Charlie Gard dies in hospice care

Charlie Gard, the terminally ill 11-month-old at the center of a high-profile court case, has died in hospice care, his parents announced Friday.

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The baby, who died days shy of his first birthday, had a rare genetic disease that left him unable to move or breathe.

“Our beautiful little boy has gone, we are so proud of you Charlie,” his mother, Connie Yates said in a statement.
On Monday, the parents ended a months-long legal battle to take him to the United States for experimental therapy with an American neurologist. The child’s parents raised nearly $2 million in the failed bid to take him to the United States for treatment.

In Britain, courts make right-to-life decisions, not patients or families. Doctors in Britain said the experimental theory had little chance of success and said it was in Charlie’s best interests to shut off life support.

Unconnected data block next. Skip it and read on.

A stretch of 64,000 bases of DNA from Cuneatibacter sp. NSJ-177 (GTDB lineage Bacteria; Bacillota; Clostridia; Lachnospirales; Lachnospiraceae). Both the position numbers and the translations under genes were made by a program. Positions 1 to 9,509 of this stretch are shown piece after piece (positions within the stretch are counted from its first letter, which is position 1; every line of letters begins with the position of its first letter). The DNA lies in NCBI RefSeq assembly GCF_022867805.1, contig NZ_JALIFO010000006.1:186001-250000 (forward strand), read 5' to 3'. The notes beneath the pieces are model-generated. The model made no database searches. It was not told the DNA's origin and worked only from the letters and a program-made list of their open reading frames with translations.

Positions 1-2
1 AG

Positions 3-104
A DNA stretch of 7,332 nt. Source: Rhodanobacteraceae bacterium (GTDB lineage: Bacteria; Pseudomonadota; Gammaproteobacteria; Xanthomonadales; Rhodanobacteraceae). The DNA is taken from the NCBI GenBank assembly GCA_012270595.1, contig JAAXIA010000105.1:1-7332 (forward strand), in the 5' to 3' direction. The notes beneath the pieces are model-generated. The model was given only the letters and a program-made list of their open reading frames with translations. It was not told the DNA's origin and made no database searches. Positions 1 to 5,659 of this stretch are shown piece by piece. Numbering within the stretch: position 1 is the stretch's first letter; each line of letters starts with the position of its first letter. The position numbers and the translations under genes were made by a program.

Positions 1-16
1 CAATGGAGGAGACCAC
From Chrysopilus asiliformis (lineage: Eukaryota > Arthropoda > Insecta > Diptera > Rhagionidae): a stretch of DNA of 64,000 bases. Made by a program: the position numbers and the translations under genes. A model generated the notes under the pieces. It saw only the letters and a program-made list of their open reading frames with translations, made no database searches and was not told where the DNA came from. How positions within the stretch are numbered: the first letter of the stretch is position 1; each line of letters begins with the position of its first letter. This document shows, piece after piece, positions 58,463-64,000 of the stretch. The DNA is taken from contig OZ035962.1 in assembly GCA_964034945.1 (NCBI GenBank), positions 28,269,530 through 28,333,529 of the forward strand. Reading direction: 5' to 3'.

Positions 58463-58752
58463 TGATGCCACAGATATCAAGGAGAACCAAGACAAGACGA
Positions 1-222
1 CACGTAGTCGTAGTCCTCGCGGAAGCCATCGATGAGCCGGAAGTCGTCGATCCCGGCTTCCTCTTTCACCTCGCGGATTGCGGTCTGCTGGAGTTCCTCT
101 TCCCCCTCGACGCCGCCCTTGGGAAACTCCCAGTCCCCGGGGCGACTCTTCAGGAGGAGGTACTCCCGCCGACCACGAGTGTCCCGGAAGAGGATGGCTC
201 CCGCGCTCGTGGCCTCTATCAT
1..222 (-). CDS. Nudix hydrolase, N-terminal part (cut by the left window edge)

The American doctor who offered the treatment flew to Britain to examine Charlie and determined the therapy would fail.

“The window of opportunity no longer exists,” the parents’ lawyer, Grant Armstrong, told the British High Court in London on Monday. “For Charlie, it is too late … treatment cannot offer a chance of success.”

Thursday, High Court Judge Nicholas Francis had given Charlie’s parents until noon to come up with a plan with the hospital treating him to put him in hospice care. He was moved to hospice, where his ventilator was shut off.
By Danielle Haynes